The touch panel apparatus of the present invention provides advantages over previous touch panel controls since the operator selects a control in a crowded control area by sliding touch to the control until receiving visual feedback assurance of proper control selection. The operator then actuates the control function by releasing touch. The two principle advantages of the sliding touch process of the present invention are: 1) a considerable reduction in accidental acutation of a control, and 2) a significant enhancement in control density since the controls may be displayed over significantly smaller areas because of the sliding touch, visual feedback, and actuation upon release process.
It is appreciated from the foregoing that the invention renders touchscreen front panels more desirable for use as a device control than prior art arrangements. The present invention provides greater versatility than prior art configurations because the software controls the appearance of the front panel layout. The invention is less expensive since the number of mechanical switches required is reduced to a minimum.
While the invention has been described in its preferred embodiment, it is to be understood that the words which have been used are words of description rather than limitation and that changes may be made within the purview of the appended claims without departing from the true scope and spirit of the invention in its broader aspects.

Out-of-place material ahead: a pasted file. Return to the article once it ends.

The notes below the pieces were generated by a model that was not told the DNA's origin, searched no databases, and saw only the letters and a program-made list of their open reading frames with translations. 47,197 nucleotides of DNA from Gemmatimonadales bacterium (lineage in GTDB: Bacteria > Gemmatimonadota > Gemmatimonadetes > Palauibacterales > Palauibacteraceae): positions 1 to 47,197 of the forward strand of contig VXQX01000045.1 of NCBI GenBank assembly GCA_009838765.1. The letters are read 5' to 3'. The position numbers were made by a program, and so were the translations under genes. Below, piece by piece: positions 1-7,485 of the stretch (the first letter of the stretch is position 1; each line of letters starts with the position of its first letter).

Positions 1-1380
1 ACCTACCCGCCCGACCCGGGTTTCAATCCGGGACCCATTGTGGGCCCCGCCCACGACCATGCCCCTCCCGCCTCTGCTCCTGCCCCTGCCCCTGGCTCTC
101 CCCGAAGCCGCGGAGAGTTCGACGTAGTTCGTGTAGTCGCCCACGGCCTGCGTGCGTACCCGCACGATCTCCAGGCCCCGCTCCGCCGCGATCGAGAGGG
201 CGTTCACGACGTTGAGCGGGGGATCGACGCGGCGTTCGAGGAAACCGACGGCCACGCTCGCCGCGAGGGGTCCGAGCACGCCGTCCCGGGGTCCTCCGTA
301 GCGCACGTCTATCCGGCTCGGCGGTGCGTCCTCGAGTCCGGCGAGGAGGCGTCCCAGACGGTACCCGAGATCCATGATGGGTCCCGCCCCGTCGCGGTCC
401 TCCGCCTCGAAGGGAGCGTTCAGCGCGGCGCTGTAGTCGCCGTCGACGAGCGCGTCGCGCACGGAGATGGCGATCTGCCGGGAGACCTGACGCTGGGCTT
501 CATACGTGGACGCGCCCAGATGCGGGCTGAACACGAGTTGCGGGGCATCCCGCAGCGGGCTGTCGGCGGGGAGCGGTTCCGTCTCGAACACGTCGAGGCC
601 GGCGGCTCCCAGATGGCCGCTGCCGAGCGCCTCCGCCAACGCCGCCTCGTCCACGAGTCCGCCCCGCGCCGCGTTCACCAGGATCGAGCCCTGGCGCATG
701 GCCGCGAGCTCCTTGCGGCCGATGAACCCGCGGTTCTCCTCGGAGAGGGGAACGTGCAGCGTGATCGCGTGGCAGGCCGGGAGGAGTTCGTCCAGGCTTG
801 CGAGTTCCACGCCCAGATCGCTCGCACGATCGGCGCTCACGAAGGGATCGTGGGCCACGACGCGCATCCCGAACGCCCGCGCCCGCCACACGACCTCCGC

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|U.S. Classification||345/174, 341/33|
|International Classification||G06F3/048, G06F3/033|
|Cooperative Classification||G06F3/04842, G06F3/0488|
|European Classification||G06F3/0488, G06F3/0484A|
|Nov 22, 1993||AS||Assignment|
Owner name: BANKERS TRUST COMPANY, NEW YORK
Free format text: SECURITY INTEREST;ASSIGNOR:SPERRY MARINE INC.;REEL/FRAME:006772/0129
Effective date: 19931112
|Mar 21, 1995||FPAY||Fee payment|
Year of fee payment: 4
|Jul 5, 1996||AS||Assignment|
Owner name: SPERRY MARINE INC., VIRGINIA
Free format text: RELEASE OF SECURITY INTEREST;ASSIGNOR:BANKER S TRUST COMPANY;REEL/FRAME:008013/0838
Effective date: 19960514
|Apr 27, 1999||REMI||Maintenance fee reminder mailed|
|Sep 7, 1999||SULP||Surcharge for late payment|
|Sep 7, 1999||FPAY||Fee payment|
Year of fee payment: 8
|Mar 31, 2003||FPAY||Fee payment|
Year of fee payment: 12
|Jan 20, 2004||AS||Assignment|
|Feb 24, 2004||RR||Request for reexamination filed|
Effective date: 20040116
|Mar 1, 2005||B1||Reexamination certificate first reexamination|
Free format text: THE PATENTABILITY OF CLAIMS 1-12 IS CONFIRMED. NEW CLAIMS 13-15 ARE ADDED AND DETERMINED TO BE PATENTABLE.